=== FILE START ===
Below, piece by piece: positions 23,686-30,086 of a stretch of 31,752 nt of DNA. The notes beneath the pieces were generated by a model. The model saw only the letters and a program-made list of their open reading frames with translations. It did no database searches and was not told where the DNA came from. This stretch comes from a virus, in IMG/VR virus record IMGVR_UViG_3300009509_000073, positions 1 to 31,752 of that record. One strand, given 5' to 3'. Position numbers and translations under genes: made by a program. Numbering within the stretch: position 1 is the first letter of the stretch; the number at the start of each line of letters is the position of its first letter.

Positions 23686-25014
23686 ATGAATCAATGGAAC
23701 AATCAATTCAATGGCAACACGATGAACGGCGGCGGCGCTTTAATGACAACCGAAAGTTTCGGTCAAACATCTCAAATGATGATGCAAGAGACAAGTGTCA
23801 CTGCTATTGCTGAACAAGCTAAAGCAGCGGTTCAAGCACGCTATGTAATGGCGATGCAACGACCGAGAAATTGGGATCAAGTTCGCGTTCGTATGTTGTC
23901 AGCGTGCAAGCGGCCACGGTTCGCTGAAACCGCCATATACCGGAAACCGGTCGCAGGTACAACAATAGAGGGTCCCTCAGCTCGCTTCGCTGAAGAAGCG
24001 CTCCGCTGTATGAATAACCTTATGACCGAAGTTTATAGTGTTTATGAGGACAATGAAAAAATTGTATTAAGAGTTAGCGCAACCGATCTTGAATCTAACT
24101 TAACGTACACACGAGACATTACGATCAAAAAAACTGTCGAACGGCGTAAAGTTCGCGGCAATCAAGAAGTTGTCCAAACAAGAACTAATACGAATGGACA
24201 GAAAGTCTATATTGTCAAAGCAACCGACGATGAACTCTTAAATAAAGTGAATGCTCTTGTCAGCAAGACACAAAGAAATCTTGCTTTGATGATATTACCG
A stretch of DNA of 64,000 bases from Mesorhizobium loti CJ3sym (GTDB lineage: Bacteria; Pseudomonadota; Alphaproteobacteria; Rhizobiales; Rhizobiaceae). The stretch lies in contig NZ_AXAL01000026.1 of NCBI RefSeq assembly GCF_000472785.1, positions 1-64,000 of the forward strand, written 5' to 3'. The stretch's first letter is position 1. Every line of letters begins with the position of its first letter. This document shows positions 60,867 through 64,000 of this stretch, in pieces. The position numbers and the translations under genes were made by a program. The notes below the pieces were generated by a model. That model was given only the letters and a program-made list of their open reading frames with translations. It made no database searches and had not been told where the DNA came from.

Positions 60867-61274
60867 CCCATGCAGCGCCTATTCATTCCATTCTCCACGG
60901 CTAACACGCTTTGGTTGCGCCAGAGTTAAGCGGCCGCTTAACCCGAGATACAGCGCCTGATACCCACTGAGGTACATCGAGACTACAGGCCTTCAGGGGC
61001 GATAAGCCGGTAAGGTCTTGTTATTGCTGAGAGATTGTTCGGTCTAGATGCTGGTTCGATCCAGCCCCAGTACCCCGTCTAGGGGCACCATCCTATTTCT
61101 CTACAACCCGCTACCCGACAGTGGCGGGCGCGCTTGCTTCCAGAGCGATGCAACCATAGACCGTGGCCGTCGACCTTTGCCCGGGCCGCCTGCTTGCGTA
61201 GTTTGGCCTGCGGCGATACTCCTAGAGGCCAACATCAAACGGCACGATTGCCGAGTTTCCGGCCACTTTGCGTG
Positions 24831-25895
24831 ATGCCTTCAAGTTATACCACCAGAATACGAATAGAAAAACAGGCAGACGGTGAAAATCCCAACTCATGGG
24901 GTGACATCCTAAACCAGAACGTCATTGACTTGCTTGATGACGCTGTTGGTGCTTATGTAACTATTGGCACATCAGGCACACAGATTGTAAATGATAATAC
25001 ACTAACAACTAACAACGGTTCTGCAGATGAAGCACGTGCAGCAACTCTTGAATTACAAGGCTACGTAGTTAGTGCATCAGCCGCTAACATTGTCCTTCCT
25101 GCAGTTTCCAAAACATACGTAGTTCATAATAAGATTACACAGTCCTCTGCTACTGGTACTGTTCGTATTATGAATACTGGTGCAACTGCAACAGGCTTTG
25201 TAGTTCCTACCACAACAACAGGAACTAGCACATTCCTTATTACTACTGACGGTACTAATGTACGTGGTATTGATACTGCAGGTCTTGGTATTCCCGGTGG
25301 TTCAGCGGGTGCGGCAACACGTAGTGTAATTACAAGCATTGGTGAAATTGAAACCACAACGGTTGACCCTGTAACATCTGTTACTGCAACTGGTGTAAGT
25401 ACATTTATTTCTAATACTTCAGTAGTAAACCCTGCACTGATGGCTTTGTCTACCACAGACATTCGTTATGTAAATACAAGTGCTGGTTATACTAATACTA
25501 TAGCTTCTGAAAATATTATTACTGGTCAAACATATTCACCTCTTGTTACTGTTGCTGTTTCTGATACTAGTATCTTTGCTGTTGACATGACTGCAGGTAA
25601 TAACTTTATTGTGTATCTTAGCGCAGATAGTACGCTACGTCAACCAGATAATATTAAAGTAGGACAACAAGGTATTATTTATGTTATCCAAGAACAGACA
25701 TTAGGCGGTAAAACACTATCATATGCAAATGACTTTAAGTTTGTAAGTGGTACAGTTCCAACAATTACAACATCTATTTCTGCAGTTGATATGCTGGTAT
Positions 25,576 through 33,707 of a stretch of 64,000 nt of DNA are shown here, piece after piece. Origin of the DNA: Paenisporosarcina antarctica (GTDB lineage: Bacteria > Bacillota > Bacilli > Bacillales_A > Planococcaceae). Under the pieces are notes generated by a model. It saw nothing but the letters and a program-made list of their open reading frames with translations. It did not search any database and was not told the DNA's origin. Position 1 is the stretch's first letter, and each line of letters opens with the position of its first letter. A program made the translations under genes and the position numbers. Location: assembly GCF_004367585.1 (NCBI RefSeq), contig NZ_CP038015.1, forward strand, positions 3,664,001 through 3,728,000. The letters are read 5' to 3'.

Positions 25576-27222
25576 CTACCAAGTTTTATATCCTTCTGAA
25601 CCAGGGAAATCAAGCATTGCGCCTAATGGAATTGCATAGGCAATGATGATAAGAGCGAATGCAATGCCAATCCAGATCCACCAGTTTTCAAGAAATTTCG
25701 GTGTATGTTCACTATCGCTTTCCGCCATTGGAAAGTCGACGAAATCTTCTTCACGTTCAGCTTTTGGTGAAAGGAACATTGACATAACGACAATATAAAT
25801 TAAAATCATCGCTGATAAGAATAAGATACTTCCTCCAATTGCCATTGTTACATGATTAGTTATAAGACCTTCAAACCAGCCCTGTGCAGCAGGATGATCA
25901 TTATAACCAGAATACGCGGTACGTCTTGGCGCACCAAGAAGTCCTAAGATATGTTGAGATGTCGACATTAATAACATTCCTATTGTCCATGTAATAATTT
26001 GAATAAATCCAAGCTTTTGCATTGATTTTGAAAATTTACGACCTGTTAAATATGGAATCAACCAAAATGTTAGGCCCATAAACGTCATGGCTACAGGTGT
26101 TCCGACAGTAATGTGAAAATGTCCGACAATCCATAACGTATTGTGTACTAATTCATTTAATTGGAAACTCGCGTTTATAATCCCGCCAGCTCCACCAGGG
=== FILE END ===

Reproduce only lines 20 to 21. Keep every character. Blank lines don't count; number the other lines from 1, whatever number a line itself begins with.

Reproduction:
25001 ACTAACAACTAACAACGGTTCTGCAGATGAAGCACGTGCAGCAACTCTTGAATTACAAGGCTACGTAGTTAGTGCATCAGCCGCTAACATTGTCCTTCCT
25101 GCAGTTTCCAAAACATACGTAGTTCATAATAAGATTACACAGTCCTCTGCTACTGGTACTGTTCGTATTATGAATACTGGTGCAACTGCAACAGGCTTTG